Not being a dessert addict, the gal does not ‘do’ sweet things, but sometimes there are experiences that cannot be missed, and the luxury Four Seasons Hotel Shanghai at Pudong came up with something unique. Order mille-feuille and it comes as make-it-yourself. You get a white china tray, a plate with three already-cooked sheets of flat puff pastry, pots of cream, vanilla ice cream, caramelised nuts and fresh raspberries, and tubes of vanilla cream and caramel.
There are many unique features here in Camelia restaurant, a ground floor space that opens off the lobby and leads you, past bar and dining areas, out to a lovely terrace. Take the wines. They are chosen by champion sommelier Ying Guo, who comes from a liquor-selling family but she has made wine her lifetime dedication. She has already been best Chinese sommelier of French wines (2011), Chinese sommeliers’ champion (2012) and sommelier of the year (2013). Now she is going in for the ultra-gruelling Master Sommelier accolade. Tonight, she chooses Shaw + Smith Sauvignon Blanc Adelaide Hills 2014 for a seabass ceviche, and a Trinity Hill 2012 Syrah John Hancock for a roast Australian veal chop.
Thank you to the developers of this 200-room hotel. You take elevators straight up to floors rather than having to make a time-consuming switch at, say, an upper level lobby. I have of course already headed up to the 41st floor wellness complex, with its 75-foot infinity pool with LED screen at one end that shows woods, or a burning log fire. In the Technogym next to it I come across old friends, little Indonesian figures ‘climbing’ the wall, just as they do in the gym at Four Seasons Westlake Village in Johannesburg. It was designer Jeffrey Lee who found the little figures in Bali, and he put them in both places.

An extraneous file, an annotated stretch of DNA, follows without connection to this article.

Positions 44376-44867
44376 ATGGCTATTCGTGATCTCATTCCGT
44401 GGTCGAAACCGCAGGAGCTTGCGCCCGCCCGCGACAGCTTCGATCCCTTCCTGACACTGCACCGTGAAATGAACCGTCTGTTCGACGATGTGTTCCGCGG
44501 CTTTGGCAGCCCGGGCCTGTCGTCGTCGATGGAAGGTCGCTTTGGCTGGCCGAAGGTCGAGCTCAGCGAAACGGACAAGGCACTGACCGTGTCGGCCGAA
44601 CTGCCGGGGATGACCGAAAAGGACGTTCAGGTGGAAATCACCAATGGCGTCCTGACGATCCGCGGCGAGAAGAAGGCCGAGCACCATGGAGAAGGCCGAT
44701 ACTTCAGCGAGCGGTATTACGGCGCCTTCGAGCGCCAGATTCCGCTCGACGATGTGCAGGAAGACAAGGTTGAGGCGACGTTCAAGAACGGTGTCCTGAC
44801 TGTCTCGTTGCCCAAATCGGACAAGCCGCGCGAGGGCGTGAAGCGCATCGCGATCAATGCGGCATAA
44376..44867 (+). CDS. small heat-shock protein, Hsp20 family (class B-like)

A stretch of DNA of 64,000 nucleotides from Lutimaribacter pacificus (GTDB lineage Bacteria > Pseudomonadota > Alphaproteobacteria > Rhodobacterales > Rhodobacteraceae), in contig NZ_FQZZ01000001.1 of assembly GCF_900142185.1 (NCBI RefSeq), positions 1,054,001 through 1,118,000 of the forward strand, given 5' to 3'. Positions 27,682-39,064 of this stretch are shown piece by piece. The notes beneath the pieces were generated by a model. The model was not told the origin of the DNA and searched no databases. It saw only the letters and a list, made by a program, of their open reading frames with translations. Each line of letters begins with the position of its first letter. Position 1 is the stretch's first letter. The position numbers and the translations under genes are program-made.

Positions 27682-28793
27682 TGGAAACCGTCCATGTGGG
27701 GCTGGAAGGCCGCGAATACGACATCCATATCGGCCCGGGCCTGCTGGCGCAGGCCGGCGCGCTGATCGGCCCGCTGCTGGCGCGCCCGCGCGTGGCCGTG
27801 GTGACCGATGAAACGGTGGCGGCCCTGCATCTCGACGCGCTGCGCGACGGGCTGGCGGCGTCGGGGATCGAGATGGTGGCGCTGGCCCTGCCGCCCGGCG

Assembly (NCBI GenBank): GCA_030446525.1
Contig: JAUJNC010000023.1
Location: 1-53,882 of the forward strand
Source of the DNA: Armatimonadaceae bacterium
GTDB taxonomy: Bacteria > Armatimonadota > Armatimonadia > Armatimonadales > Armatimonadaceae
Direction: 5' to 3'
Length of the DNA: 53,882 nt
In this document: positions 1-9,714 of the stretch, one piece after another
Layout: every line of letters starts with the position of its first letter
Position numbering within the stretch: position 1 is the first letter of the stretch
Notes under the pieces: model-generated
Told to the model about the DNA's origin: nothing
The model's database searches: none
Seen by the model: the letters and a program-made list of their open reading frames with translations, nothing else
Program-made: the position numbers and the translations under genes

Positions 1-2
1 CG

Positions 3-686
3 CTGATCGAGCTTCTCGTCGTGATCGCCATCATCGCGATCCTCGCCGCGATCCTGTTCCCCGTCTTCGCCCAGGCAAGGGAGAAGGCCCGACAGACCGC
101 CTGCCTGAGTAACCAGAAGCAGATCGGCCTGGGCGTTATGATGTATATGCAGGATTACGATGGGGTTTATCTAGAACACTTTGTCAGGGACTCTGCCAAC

Here too are other figures, similarly athletic but playing with hoops, encouraging you, the real human, as you head along to work out. These were specially designed by Lee, and they somehow go so well in a hotel that has so much style. This is the place where a 55 marbled-step spiral staircase wafts up from the lobby, where fashion shows have been, and still are, held. And front desk employees, dressed by Japanese designer Masaru Mineo. look like Chanel models (and yes, that is why the restaurant is called Camelia).
The lobby, light and airy and a tall-floor high, has comfortable nooks and seating areas. An Art Deco clock, in working order bar ten minutes, was found by hotel GM Rainer Stampfer in a flea market in Paris. He cannot remember the origin of this early 20th century statue, a woman in full glory. Anything that smacks of the 1930s, the height of Old Shanghai, fits in so well as this was the era used as theme, throughout, by the main designer, Cédric Jaccard. Even the heavily-lacquered Stefano Ricci boutique in the lobby seems appropriate. Apparently, by the way, the restaurant above the new Stefano Ricci ‘maison’ at Shanghai Exhibition Centre is catered by the hotel.
Yes, this luxury hotel might have design hints of the past but it is very much up to the minute. Right now there is a temporary art exhibit showing pieces by Berlin photo artist Kiki Kausch. Her book, Shanghai Meets Japan, features three quick-taken photos of one person, say Justin Timberlake in the office of the editor of Bild magazine. In one corner of the lobby here are lots of framed photographs of a red handbag in various places. Behind front desk are three life-sized stags, Mister Deer. One has gold horns, one orange and one purple. Original.